Plagiocephaly (Flat Head Syndrome)

“Plagiocephaly” is an umbrella term used to describe different types of skull deformations, including flat head syndrome, or positional plagiocephaly. Flat head syndrome is a condition in which your baby’s head is misshapen or develops a flat spot, making their head look like a parallelogram from above.


A baby with a flat spot on their head due to positional plagiocephaly (flat head syndrome).
Positional plagiocephaly, or flat head syndrome, is a condition in which your baby’s head develops a flat spot.

What is positional plagiocephaly?

Positional plagiocephaly (pronounced “play-jee-oh-seh-fuh-lee”), or flat head syndrome, is a condition in which your infant’s head develops a flat spot or is misshapen. It usually affects one side of your baby’s head. This can make your baby’s head look abnormal or asymmetrical.

Parents and caregivers should always put babies to sleep on their backs to prevent sudden infant death syndrome (SIDS). But when infants spend a lot of time on their backs, they may develop flat head syndrome. Repositioning techniques can help reduce the appearance and effects of flat head syndrome.

Types of plagiocephaly

Positional plagiocephaly, sometimes called deformational plagiocephaly, is the most common type of plagiocephaly. There are other types, including:

  • Brachycephaly: This type causes a flattened appearance on the back of your baby’s head. The back of their head may appear shorter and wider.
  • Scaphocephaly: This type of plagiocephaly causes your baby’s head to have a long, narrow shape. This type is common in premature babies who spend time in the neonatal intensive care unit (NICU).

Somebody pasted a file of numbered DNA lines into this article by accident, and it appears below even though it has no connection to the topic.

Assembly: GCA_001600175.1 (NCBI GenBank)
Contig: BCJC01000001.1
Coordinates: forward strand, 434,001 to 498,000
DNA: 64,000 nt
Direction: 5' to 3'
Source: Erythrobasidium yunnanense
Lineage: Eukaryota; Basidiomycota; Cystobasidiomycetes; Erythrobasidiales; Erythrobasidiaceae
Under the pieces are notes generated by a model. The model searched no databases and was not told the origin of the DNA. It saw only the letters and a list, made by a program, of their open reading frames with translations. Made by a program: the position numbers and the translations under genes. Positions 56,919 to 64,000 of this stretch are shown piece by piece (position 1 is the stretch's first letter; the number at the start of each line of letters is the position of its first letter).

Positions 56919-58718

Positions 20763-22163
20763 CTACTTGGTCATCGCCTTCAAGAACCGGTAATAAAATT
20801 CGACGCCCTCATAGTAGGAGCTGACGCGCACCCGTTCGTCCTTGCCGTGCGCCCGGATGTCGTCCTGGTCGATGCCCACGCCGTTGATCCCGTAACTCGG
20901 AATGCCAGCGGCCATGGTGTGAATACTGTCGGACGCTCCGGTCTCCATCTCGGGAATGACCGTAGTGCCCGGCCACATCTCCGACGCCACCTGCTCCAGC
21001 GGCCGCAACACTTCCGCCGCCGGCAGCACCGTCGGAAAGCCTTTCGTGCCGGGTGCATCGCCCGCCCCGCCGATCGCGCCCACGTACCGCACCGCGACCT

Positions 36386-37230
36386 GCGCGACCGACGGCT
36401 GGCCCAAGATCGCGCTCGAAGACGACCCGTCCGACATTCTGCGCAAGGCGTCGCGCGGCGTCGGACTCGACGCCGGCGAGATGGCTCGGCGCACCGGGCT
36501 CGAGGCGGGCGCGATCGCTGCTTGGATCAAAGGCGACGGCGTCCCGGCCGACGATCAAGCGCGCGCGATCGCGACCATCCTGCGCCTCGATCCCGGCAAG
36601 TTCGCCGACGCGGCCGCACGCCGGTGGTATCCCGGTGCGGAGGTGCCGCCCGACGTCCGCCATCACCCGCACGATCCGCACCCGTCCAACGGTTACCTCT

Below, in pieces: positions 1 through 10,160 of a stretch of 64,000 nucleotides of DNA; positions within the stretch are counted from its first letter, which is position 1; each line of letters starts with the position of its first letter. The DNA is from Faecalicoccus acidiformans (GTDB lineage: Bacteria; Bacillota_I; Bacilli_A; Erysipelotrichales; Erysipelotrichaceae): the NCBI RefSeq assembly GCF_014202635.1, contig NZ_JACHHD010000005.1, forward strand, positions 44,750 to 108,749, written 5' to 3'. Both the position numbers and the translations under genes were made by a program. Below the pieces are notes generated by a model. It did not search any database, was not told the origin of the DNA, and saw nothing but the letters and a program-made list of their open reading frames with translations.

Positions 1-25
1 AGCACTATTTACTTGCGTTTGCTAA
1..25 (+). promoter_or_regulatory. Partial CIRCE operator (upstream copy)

• Craniosynostosis: Also called congenital plagiocephaly, this type is a rare, serious birth defect. When the fibrous joints between the bones of your baby’s skull (cranial sutures) prematurely close, it causes a deformity.

How common is positional plagiocephaly?

According to studies, positional plagiocephaly occurs in up to 50% of babies and it’s usually very mild.


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Symptoms and Causes

What are the symptoms of plagiocephaly?

Plagiocephaly symptoms vary based on type and level of severity. Positional plagiocephaly symptoms may include:

  • Flattened area on the front, side or back of your baby’s head.
  • Missing hair in one spot on your baby’s head.
  • Misshaped or slanted head.
  • Forehead, eye or cheek that appears larger or fuller on one side.
  • Nose that appears pushed to one side.
  • Uneven ears (one ear pushed up or forward on your baby’s head).

What causes flat head syndrome?

Babies’ skulls are soft and somewhat moldable. And infants sleep on their backs for many hours every day. While sleeping, they may consistently turn their head to one side.

If your baby sleeps with a turned head too often, the same section of their head may rest on a surface frequently. Regular pressure can flatten that section of your baby’s soft head.

Are some babies more at risk for positional plagiocephaly?

Premature babies are more likely to have flattened heads because their skulls are less developed. They also spend more time lying down in the hospital and at home.

Some babies with plagiocephaly also have a condition called congenital muscular torticollis. It occurs when tightening in your infant’s neck muscles causes their head to twist and rotate to one side. Torticollis can be treated with physical therapy.

Other factors that increase your baby’s risk for plagiocephaly include:


Diagnosis and Tests

How is positional plagiocephaly diagnosed?

You may notice the flattening of your baby’s head by 6 to 8 weeks of age. Your baby’s healthcare provider can diagnose plagiocephaly visually by looking at your baby and observing the flattening of their head. Your child’s provider doesn’t need any tests to confirm or measure flat head syndrome.

Management and Treatment

How is positional plagiocephaly treated?

Plagiocephaly treatment starts with changing your baby’s position. You can do this while your baby is asleep or awake.

Over time, repositioning shifts pressure more evenly over your baby’s entire head and strengthens their neck muscles. You should:

  • Change your baby’s sleep position often: Light and activity attract attention, so babies turn toward windows or the middle of rooms. If you place your baby’s head at the top of the crib one night and the bottom the next, your baby will look different ways each time.